The Duke women’s basketball team took a devastating blow on Monday when news broke that senior guard Chelsea Gray had a fractured kneecap and needed surgery, thus ending her career at Duke. Last February, the Blue Devils had to hear the same news about Gray.
Tweets were coming in all night on Monday, from former players across the country, to former Blue Devils, to opponents:
When Gray got hurt last season, she was playing her best basketball, maybe better than anyone in the country. She was so good, the coaches voted her the Co-ACC Player of the Year. She busted her butt to get healthy and started all 17 games for Duke this season.
Prior to getting hurt in Sunday’s win (she still scored 11 points in 16 minutes), she seemed to be struggling. Whether it was the wear-and-tear of the season or her right leg was bothering her, we will never know. But she wasn’t slashing to the basket the way we are accustomed to seeing or stopping on a dime with frequency. She was settling for outside jump shots.
Even ESPN’s Kara Lawson talks about Gray.
What does Gray mean to Duke?
She is the floor leader and a huge part of the nation’s top recruiting class four years ago. However, this Duke team weathered the storm last season, losing just two games without her (Miami in the regular season and Notre Dame in the regional final).
This year’s team may be even better to weather this storm.
Duke only lost one player to graduation from a year ago, and that was Allison Vernerey. This year, Coach P brought in one of the top recruiting classes and now have two bigs coming off the bench (Oderah Chidom and Kendall McCravey-Cooper). Fellow starting guard Alexis Jones is no longer a freshman and knows how to handle the pressure. Fellow seniors Tricia Liston and Richa Jackson have stepped up in the past (as have Haley Peters and Elizabeth Williams). This team knows what it needs to do to win without Gray. But the pressure will be on and it won’t be easy.
Gray could have seen her jersey hanging in the rafters inside Cameron Indoor Stadium following a stellar four year career at Duke. However, injuries will make that almost impossible (but you never know).
She finished her career with 1200 points (a 10.2 points per game average). She fell 35 assists shy of becoming the program’s all-time assists leader (she is number two). Gray already owns the single-game record for assists with 15 versus Clemson (1/10/13). She is also the single-season record holder for assists with 201 (2011-2012 season). She is the only player in Duke history to record TWO triple-doubles: 14 points, 11 rebounds, and 13 assists versus Pitt on 12/4/11 and 18 points, 11 rebounds, and ten assists versus Boston College on 1/6/13. Despite an injury-shortened season last year, Gray had the most double-figure assist games in Duke history (four).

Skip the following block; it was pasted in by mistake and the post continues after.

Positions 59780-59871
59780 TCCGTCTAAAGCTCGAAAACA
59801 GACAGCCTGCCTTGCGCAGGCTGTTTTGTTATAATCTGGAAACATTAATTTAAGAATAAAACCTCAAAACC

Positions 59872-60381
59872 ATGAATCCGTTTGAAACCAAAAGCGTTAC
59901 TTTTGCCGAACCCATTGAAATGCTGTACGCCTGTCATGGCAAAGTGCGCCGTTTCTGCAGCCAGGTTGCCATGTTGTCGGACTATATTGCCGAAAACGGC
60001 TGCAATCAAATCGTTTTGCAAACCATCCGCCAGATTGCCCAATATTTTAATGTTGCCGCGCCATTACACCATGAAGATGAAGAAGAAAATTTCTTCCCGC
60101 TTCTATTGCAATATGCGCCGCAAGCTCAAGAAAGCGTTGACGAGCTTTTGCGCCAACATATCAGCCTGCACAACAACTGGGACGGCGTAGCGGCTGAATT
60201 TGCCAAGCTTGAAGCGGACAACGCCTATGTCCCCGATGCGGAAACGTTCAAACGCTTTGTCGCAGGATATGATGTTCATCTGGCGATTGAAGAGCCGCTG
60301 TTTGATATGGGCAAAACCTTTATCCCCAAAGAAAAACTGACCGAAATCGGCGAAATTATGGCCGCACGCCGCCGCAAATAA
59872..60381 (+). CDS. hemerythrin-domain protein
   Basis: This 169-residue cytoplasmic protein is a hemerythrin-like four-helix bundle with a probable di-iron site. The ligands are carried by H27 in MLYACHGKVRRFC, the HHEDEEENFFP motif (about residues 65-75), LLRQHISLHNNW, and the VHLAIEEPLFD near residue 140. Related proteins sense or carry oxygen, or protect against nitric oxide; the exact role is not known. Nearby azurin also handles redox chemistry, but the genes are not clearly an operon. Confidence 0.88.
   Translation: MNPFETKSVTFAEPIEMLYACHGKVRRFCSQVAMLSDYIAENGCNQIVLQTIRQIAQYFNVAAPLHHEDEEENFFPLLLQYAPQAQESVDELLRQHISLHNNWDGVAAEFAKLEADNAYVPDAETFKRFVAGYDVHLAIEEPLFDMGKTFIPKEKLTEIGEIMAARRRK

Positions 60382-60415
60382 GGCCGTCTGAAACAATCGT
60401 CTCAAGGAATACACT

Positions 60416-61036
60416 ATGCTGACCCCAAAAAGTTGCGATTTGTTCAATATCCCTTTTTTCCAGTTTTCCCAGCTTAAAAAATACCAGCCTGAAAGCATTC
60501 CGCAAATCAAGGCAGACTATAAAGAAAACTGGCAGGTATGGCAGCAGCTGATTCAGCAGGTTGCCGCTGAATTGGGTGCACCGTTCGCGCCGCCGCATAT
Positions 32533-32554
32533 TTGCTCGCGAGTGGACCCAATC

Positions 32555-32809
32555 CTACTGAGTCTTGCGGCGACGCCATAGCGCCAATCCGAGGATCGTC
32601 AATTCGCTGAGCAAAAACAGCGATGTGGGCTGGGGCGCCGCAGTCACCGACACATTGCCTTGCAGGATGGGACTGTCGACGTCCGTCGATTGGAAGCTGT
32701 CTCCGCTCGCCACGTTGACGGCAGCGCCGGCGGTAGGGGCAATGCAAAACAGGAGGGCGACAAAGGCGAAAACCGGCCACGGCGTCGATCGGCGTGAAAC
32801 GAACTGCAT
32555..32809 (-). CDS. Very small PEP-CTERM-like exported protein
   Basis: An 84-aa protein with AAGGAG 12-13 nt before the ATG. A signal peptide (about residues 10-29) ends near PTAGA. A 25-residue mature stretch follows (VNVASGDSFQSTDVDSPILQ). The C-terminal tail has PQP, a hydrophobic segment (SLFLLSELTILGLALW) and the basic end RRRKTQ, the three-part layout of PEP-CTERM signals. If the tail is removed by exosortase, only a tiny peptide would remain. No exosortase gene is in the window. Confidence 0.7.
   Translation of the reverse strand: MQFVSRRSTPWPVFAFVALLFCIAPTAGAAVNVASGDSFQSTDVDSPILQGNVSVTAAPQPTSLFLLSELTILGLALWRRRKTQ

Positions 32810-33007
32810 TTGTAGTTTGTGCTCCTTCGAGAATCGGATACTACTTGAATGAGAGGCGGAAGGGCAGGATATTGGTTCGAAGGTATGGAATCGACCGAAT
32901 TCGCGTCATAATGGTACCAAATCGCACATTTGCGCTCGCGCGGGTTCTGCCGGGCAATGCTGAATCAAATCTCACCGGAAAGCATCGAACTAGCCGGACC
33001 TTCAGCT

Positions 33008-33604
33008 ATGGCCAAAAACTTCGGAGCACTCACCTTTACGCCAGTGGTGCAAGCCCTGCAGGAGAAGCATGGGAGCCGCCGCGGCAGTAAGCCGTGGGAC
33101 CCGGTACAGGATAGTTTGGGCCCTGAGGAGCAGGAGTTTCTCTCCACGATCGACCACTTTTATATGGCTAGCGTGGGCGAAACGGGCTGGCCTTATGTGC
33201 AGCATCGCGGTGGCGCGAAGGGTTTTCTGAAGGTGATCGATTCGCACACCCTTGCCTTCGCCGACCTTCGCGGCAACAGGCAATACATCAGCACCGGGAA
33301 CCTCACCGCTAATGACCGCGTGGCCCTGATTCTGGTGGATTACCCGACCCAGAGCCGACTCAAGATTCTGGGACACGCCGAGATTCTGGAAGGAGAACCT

Gray‘s nine steals versus Clemson on 1/24/13 is number two in the program’s history. Her three charges taken versus BC on 1/6/13 is second all-time. Last season, she took a total of 18 charges, which ranks her fourth all-time in a single season. During the 2011-2012 season, Gray had 93 steals, putting her in fourth place all-time for a single season. Last season’s steals total of 89 is ranked fifth.
She made 85.1% of her free throws last season, which is ranked ninth. Gray’s assist-to-turnover ratio last season of 2.06 (136 assists to 66 turnovers) is ranked seventh.
Going into her senior season, Gray was ranked third all-time in free throw percentage at 82.7% and she had made 38-of-51 this season. She was ranked ninth at 39.3% from three point range (she made 10-of-30 this season).
Gray ends her career with 298 steals, which puts her in third place all-time. She has 545 assists (which is second), compared to 298 turnovers. Her career assist-to-turnover ratio is now 1.82, which puts her in third place.
While it will be tough not to see Chelsea Gray play for the Blue Devils again, it sure will be fun watching her cheer on her teammates to hopefully a Final Four (or even National Championship) appearance. It has been a great ride watching her for four years at Duke.
Here’s hoping for a speedy recovery!